Speaking of salesmen, the third and final piece of advice I have for you is to perfect the art of sales. This for some reason seems to be the biggest point of contention for entrepreneurs. I consider myself an extroverted introvert. Meaning, social interaction and going out of my way to talk to people isn't my jam, unless I'm comfortable. It actually brings a lot of anxiety thinking about it, but the good news is you don't have to be an extrovert or gregarious to be a great salesman. You as the business owner will wear a lot of hats, and one of those hats is to sell yourself and your business. If you cannot tell me or a customer WHY they should do business with you, I assure you, they will not. Selling yourself doesn't mean being pushy, or upselling services. It means that you can convey your message/business easily for people to understand and are able to instill trust in those people who are considering doing business with you.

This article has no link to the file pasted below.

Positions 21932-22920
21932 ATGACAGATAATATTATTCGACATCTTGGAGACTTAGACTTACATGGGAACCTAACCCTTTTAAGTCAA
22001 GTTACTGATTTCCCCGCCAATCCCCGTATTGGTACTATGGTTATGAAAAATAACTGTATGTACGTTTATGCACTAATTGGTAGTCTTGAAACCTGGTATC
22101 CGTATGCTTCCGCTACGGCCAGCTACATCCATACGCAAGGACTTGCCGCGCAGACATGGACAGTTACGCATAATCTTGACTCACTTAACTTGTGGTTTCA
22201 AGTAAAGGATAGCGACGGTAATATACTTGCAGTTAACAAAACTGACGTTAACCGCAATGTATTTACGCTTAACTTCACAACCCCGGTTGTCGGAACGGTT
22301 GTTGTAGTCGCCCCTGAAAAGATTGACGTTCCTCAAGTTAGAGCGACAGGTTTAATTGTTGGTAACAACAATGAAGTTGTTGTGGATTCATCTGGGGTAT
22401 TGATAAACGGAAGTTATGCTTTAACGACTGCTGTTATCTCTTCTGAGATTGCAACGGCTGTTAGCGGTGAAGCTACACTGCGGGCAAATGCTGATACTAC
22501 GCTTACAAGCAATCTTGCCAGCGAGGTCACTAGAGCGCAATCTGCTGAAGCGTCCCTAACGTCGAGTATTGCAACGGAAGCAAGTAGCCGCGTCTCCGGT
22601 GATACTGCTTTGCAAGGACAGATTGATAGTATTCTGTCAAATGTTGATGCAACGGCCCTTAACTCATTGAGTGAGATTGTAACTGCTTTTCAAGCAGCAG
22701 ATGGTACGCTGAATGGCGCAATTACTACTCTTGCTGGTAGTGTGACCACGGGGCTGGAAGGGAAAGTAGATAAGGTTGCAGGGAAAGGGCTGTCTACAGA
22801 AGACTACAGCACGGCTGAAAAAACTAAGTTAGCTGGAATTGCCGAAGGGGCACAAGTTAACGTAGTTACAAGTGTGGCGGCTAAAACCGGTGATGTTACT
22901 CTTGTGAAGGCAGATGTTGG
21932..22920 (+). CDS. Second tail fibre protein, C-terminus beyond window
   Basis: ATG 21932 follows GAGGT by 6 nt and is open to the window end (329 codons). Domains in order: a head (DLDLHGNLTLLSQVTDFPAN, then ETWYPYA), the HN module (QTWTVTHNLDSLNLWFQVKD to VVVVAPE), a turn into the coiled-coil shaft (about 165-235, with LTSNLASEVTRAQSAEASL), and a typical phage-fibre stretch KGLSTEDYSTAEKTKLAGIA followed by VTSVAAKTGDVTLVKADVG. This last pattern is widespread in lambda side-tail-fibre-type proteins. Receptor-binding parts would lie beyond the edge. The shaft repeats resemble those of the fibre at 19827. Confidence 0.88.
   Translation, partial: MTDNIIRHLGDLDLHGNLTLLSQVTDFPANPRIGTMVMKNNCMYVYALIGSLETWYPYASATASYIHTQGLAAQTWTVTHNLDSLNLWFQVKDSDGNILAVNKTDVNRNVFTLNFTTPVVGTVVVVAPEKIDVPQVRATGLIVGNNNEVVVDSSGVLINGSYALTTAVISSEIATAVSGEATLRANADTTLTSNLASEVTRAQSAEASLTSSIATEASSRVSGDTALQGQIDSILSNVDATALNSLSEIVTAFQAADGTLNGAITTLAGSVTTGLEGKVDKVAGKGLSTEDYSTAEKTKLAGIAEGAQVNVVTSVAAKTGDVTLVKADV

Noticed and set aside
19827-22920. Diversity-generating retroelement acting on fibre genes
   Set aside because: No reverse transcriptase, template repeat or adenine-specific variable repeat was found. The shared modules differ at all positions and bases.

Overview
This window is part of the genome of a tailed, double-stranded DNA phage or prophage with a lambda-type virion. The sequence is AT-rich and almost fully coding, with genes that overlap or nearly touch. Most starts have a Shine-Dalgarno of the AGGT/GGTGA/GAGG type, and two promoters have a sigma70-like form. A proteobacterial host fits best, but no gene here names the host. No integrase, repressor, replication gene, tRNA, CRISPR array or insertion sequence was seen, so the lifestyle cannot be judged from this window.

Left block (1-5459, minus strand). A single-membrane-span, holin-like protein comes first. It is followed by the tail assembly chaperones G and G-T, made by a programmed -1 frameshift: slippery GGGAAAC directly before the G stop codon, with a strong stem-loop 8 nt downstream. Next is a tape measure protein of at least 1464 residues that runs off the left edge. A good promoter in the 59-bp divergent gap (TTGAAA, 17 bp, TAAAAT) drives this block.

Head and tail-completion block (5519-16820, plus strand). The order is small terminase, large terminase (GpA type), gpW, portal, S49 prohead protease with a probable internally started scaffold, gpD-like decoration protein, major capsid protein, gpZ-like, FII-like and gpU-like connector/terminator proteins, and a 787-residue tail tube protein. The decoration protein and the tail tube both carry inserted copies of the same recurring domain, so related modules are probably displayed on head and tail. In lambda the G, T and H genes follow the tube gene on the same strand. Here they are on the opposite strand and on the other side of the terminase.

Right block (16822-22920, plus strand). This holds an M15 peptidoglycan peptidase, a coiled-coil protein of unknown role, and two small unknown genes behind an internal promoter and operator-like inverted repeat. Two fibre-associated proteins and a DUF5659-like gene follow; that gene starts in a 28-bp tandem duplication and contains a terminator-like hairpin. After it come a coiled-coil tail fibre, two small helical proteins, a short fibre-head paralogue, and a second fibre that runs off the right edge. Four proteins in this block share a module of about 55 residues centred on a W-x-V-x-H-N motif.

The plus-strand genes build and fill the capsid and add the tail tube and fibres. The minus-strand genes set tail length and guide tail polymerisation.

Establishing Trust with a Client


The sooner you can establish trust with your customers the sooner you'll earn their business. Some people will just be shopping at the lowest price and no matter how good you are they won't see the value in it, those aren't your customers anyway. Establishing trust happens by showing a genuine interest in what it is you do, speaking articulately about it, listening to your customers wants and needs and being able to consistently demonstrate that you can do those things. Following up with your customers before you've landed and after is good business practice. Ask them for feedback on ways to improve. You only hurt yourself if you think you've mastered it all! Sometimes the angry customer or someone who didn't become a customer could be your biggest teacher. Every negative experience you have, turn into an opportunity for learning and you'll never lose.